The Silent Service

From Wikipedia, the free encyclopedia
Jump to: navigation, search
This article is about a Japanese manga series. For other uses, see Silent Service.
The Silent Service
The Silent Service.jpg
Cover of the first volume
沈黙の艦隊
(Chinmoku no Kantai)
Genre Drama, Military
Manga
Written by Kaiji Kawaguchi
Published by Kodansha
Demographic Seinen
Magazine Weekly Morning
Original run 19881996
Volumes 32
Original video animation
Directed by Ryōsuke Takahashi
Studio Sunrise
Released 1996
Episodes 6
Portal icon Anime and Manga portal

The Silent Service (Japanese: 沈黙の艦隊 Hepburn: Chinmoku no Kantai?) is a manga series written and illustrated by Kaiji Kawaguchi. It was published in Kodansha's Weekly Morning manga magazine from 1988 to 1996 and collected in 32 tankōbon volumes. The series was adapted into an anime TV special and OVA series by Sunrise. The first two episodes of the anime were later spliced together and released in North America as a single volume. The rest of the series remained untranslated, though excerpts of the manga were published in Frederick Schodt's Dreamland Japan, however.

The manga won the Kodansha Manga Award for general manga in 1990.[1]

Plot[edit]

During the Cold War, the Japan Maritime Self-Defense Force jointly developed a nuclear submarine with the United States Navy. On its maiden voyage, the captain of the submarine declares the submarine to be an independent state, "Yamato".

Sea vessels in OVA[edit]

  • Russian:
    • Romanov (fictional submarine)

Reception[edit]

It was said by many Japanese conservative thinkers that the work was advocating Japanese military independence from the U.S. by way of Japan owning its own nuclear weapon.[citation needed] One conservative pundit even called Kawaguchi the "new Yukio Mishima", a well known right wing Japanese novelist.[citation needed] However, as the story progressed, the comic became increasingly centered on the new role of the United Nations, the direction that was supported by many Japanese leftists.[citation needed]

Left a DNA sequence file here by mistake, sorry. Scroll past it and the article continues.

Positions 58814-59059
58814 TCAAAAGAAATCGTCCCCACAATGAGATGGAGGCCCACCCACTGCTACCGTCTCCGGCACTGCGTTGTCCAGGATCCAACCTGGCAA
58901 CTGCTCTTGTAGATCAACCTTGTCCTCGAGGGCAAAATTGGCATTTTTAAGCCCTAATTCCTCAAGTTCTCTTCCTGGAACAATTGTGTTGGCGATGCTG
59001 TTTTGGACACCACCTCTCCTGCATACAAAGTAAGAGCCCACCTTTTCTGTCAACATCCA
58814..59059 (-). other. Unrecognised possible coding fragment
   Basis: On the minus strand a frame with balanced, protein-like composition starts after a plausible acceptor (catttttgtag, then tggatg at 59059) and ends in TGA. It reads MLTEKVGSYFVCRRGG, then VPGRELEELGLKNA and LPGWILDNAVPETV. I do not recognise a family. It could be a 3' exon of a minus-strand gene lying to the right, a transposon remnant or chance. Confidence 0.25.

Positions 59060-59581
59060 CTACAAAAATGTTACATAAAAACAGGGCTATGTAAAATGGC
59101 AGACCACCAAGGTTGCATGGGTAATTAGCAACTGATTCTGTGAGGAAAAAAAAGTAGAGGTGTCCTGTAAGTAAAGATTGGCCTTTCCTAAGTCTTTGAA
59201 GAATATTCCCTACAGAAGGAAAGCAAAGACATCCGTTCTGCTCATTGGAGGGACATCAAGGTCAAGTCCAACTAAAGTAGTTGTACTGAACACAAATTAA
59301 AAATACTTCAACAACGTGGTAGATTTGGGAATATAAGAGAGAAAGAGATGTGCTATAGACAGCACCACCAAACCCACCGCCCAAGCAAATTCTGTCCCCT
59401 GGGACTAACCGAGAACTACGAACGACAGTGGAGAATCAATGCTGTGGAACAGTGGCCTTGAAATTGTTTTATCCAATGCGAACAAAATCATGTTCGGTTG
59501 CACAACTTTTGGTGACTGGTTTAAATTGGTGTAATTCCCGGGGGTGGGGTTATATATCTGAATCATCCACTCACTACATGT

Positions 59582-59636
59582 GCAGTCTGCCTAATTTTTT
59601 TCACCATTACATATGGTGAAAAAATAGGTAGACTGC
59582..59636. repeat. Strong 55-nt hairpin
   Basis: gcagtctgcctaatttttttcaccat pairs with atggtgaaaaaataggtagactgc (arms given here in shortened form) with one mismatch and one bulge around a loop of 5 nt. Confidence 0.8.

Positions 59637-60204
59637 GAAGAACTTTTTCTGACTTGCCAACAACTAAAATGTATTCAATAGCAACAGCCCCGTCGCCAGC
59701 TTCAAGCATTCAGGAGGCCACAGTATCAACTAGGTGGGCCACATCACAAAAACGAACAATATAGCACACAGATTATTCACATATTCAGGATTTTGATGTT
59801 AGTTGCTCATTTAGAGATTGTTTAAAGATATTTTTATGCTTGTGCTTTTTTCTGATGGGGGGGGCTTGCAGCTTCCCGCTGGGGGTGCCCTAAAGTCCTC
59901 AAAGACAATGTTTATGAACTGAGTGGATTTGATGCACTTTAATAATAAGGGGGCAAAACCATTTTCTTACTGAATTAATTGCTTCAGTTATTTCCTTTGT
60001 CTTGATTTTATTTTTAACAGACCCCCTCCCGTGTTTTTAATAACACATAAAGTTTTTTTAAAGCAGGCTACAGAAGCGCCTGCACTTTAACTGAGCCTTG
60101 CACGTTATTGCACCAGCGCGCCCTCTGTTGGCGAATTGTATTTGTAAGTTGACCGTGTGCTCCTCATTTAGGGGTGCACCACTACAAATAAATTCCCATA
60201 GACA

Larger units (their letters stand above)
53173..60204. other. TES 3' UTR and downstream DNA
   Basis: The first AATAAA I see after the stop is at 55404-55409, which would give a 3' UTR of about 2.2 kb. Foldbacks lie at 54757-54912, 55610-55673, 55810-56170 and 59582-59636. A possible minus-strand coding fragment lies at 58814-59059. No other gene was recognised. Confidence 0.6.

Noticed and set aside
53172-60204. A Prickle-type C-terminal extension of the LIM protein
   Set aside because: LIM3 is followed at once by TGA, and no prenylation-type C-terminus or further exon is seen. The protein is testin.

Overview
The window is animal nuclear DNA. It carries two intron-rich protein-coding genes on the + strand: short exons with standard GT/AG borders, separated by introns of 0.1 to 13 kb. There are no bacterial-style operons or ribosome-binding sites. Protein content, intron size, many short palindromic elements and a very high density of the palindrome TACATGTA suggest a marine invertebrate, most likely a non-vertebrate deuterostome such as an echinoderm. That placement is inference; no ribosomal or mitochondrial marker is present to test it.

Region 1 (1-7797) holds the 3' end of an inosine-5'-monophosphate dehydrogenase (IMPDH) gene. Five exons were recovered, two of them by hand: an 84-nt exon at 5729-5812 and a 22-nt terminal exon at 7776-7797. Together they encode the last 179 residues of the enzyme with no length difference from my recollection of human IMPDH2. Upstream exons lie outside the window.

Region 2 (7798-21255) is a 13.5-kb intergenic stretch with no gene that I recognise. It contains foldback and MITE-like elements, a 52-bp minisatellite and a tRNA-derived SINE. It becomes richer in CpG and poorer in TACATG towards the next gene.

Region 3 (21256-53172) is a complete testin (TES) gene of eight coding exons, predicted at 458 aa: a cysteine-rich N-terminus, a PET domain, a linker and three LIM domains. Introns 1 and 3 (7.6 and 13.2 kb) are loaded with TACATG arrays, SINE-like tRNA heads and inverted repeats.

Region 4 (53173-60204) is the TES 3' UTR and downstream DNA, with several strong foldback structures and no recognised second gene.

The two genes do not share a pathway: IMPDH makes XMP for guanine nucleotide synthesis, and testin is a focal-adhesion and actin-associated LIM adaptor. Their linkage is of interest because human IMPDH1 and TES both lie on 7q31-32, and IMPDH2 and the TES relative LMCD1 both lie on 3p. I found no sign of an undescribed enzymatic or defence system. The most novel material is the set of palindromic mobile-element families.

The idea of a captain of an atomic submarine declaring independent sovereignty is not completely without precedent. For example, a British man named Paddy Roy Bates declared a nation called Sealand in 1967 after occupying an abandoned navy fortification off the British coast.

The Silent Service is generally regarded as one of the rare Japanese comics that covered the unparalleled scale of realistic international geopolitics with a commercial success.[citation needed]

See also[edit]

References[edit]

  1. ^ Joel Hahn. "Kodansha Manga Awards". Comic Book Awards Almanac. Archived from the original on 2007-08-16. Retrieved 2007-08-21. 

External links[edit]